Modern aircraft have been fabulously successful with rigid wings and rotors. But just imagine the flying machines that would be possible if we could understand and harness the most efficient and acrobatic airfoils in nature: the flexible wings of the bat.
The aerodynamics of "compliant" structures, such as bat wings, are very complicated because both the structure and airflow change and adapt to each other in a highly nonlinear way. Bats' wing bones are even flexible, unlike those of birds, which gives the mammals added control but is an additional challenge for scientists trying to understand them.
Kenny Breuer's research group at Brown University is designing a series of fundamental experiments that will allow scientists to isolate, observe and analyze a variety of specific flow-structure interactions that are important in understanding bat flight and, in general, the aerodynamics of compliant structures. Ultimately, Breuer expects that experiments like these will yield insights enabling new generations of flying machines that are impossible to consider today.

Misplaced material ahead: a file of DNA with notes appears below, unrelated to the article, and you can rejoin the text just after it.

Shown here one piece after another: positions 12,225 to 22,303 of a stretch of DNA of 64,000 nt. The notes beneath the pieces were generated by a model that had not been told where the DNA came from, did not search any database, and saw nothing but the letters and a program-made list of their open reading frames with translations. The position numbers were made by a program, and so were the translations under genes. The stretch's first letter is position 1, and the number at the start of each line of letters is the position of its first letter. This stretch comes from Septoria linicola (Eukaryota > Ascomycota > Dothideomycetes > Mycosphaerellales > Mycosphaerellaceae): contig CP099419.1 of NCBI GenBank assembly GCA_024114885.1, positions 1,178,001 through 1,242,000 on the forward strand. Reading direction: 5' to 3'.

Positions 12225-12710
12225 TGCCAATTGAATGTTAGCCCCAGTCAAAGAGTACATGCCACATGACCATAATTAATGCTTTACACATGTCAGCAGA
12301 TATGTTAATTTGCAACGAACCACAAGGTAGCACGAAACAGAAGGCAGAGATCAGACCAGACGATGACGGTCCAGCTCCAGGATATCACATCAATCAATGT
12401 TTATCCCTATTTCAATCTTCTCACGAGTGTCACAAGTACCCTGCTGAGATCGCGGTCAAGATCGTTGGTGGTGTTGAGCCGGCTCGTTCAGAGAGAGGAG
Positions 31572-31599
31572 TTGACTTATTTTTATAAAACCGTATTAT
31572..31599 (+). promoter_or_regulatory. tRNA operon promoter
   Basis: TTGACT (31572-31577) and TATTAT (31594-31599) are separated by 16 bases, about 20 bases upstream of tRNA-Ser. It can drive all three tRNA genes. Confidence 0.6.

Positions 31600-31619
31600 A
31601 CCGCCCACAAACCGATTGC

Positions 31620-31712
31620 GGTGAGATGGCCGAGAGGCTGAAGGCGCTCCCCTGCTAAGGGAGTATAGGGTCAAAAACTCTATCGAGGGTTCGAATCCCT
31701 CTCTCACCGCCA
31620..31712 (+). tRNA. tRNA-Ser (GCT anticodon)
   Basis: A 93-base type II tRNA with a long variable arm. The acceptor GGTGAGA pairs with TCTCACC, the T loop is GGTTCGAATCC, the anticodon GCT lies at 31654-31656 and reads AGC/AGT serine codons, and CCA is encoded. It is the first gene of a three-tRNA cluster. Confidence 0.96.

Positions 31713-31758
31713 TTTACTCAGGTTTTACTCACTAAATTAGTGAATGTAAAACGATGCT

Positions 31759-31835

In his talk at the 61st Annual Meeting of the APS Division of Fluid Dynamics in San Antonio, Arnold Song, who is one member of this research group, will describe the basic motions -- and their aerodynamic implications -- that he and his colleagues at Brown have discovered so far by measuring how paddles and stretched ribbons of sailcloth vibrate in manmade breezes in a wind tunnel.
As the airflow increases, for example, a paddle on a post first twists and then flaps, like a stop sign being pummeled by hurricane-force winds. The ribbon's behavior is more complicated, but also essential for understanding how bat wings or other compliant structures generate lift so efficiently.
Song's talk, "On Vortex Induced Motion in Compliant Structures," will be held on Sunday, November 23, 2008 at the 61st Annual Meeting of the American Physical Society.
Source: American Institute of Physics